Obviously the draft killed any hopes of a Wayne Gallman breakout (the same could also be said of Samaje Perine in Washington) and I still don’t have a great read on Green Bay’s backfield, though I expect it will be some combination of sophomores Aaron Jones and Jamaal Williams. One player we’re forgetting about is Dalvin Cook, who looked like he was ready to take the league by storm until he tore his ACL in Week 4. It always takes a leap of faith to draft someone coming off a serious knee injury but all signs point to Cook being ready for Week 1 and I expect him to be a big-time contributor on one of the league’s best offenses. Another sophomore back to keep an eye out for is Tarik Cohen, who should be more involved in the Bears’ passing attack this season. Considering Jordan Howard’s immense struggles as a pass-catcher, that’s probably for the best.
Could Allen Hurns emerge as a WR2 or better in PPR? Is 80-950-7 within reach?
I’m not ready to call him a WR2, but your point is well-taken. The Cowboys’ offense will undoubtedly run through Ezekiel Elliott but someone in the receiving corps will have to step up in the absence of Dez Bryant and Jason Witten. That duo accounted for almost 45 percent of the Cowboys’ targets last year. Now Hurns is no Dez but he does have a 1,000-yard season on his resume and should be thought of as the Cowboys’ de facto No. 1 receiver. Bryant averaged just over eight targets per game throughout his Cowboys tenure, which computes to roughly 130 targets over a 16-game season. That would blow away Hurns’ current career-high of 104 targets, which he set during his breakout 2015 campaign.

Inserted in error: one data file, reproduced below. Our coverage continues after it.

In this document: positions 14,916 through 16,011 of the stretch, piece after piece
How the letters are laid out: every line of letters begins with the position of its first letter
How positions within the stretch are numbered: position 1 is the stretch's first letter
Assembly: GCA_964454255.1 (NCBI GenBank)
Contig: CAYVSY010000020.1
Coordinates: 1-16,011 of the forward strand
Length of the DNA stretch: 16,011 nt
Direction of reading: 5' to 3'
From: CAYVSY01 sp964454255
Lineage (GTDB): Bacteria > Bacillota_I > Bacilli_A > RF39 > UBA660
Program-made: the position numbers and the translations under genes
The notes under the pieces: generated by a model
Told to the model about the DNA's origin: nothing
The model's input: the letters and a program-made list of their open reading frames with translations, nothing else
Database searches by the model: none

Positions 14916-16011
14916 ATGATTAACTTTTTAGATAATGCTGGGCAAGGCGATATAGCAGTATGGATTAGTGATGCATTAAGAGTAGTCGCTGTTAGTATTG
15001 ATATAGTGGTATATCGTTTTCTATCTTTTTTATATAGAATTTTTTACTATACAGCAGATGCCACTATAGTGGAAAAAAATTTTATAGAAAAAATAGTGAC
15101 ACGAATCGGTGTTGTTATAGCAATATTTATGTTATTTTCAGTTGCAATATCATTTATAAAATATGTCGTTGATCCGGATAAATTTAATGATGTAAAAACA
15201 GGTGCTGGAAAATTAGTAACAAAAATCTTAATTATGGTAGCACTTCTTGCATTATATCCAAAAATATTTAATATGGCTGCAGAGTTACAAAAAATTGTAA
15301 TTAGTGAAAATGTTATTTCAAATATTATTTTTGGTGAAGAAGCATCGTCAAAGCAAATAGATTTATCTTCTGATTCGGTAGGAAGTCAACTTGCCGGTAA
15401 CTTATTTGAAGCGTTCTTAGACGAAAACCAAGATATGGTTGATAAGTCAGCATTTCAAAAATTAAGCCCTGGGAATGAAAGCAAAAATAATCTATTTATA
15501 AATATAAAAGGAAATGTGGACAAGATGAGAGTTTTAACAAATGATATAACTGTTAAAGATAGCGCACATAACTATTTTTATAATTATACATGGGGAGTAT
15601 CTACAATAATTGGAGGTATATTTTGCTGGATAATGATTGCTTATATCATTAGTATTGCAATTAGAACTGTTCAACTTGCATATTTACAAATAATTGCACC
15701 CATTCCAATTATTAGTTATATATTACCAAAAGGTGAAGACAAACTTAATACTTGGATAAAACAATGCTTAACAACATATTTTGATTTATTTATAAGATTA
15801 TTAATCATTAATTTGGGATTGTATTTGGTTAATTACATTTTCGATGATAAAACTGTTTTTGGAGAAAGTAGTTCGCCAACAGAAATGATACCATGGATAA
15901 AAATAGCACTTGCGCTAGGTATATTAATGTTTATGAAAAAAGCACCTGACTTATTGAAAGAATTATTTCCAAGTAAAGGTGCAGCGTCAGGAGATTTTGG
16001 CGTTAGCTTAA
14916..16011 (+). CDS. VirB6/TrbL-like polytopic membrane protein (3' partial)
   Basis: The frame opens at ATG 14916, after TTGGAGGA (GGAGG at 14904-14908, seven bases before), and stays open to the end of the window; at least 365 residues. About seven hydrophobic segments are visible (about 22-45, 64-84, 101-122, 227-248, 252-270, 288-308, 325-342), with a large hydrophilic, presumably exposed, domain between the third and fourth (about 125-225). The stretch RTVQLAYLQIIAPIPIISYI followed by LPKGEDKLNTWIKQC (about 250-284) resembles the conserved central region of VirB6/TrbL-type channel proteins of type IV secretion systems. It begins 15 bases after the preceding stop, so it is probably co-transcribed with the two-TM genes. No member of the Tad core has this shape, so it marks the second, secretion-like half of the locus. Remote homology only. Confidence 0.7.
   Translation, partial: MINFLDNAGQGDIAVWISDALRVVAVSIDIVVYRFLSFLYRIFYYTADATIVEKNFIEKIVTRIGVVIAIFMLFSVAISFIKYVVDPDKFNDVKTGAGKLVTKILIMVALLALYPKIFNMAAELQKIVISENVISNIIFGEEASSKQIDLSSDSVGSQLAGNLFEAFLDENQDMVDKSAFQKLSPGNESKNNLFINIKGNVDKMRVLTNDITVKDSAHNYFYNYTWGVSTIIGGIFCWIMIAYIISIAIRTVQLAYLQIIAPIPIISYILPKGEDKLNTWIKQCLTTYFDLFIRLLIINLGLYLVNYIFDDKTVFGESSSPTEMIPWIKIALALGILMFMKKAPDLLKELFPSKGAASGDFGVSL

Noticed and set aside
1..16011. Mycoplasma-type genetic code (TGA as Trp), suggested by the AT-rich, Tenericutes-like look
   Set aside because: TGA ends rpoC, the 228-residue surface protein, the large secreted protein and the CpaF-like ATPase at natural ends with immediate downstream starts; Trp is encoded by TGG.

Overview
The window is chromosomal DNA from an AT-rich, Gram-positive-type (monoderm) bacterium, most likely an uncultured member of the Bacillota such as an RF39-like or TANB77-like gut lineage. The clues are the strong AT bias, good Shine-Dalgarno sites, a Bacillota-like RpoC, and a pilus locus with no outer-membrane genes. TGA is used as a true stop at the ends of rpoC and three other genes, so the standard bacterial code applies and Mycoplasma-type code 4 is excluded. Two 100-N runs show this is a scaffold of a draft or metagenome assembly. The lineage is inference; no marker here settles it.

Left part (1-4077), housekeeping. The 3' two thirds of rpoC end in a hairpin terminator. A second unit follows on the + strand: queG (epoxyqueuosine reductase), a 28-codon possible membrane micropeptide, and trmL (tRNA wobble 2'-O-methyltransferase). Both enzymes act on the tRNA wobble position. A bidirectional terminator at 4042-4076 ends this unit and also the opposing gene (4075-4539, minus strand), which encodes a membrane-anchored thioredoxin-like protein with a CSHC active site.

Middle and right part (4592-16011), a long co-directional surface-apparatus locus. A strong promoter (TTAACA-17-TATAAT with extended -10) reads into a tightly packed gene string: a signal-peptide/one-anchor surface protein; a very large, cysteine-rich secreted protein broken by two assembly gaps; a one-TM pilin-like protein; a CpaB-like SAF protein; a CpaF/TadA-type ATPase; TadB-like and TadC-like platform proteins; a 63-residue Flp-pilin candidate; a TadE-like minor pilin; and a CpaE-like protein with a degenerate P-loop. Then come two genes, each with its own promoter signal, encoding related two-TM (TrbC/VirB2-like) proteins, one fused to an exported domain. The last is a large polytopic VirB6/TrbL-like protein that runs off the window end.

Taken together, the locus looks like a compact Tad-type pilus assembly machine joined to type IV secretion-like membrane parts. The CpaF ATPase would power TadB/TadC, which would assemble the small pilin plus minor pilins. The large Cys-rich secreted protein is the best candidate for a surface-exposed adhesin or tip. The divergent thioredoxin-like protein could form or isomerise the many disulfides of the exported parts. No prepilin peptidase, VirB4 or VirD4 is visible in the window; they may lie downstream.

The Cowboys were expected to go after one of the draft’s top wide receivers, perhaps Calvin Ridley or Courtland Sutton, but instead settled for Colorado State’s Michael Gallup, who fell to them in the third round. Gallup could very well have a Week 1 role, but for now, it’s safe to assume Dallas will roll with Hurns, Terrance Williams and slot receiver Cole Beasley in base sets. It doesn’t say a lot for Hurns that the Jaguars cut him in favor of Donte Moncrief (it didn’t help that his contract was an albatross) and I’m reluctant to give him my seal of approval after consecutive sub-500-yard seasons. But I’m at least confident he’ll receive better quarterback play than he did in Jacksonville (some might disagree, but I consider Dak Prescott a noticeable upgrade on Blake Bortles). And even if it’s by process of elimination, his volume should be relatively strong. I compare Hurns to a guy like Pierre Garcon—never your first choice but a volume-dependent WR3/flex who, under the right circumstances, could be a weekly starter in PPR.
I think your projection is in the range of outcomes for Hurns, but probably on the high end of it. If Hurns can stay on the field (injuries have cost him 11 games over the past two years), it wouldn’t surprise me if he duplicated the 69-838-6 line that Dez posted last season. To give you an idea of how he’s being valued, Hurns went 120th (WR50) in a recent draft conducted at ESPN’s annual rankings summit. I wouldn’t stake my reputation on him, but I do think Hurns could be a value pick late in drafts.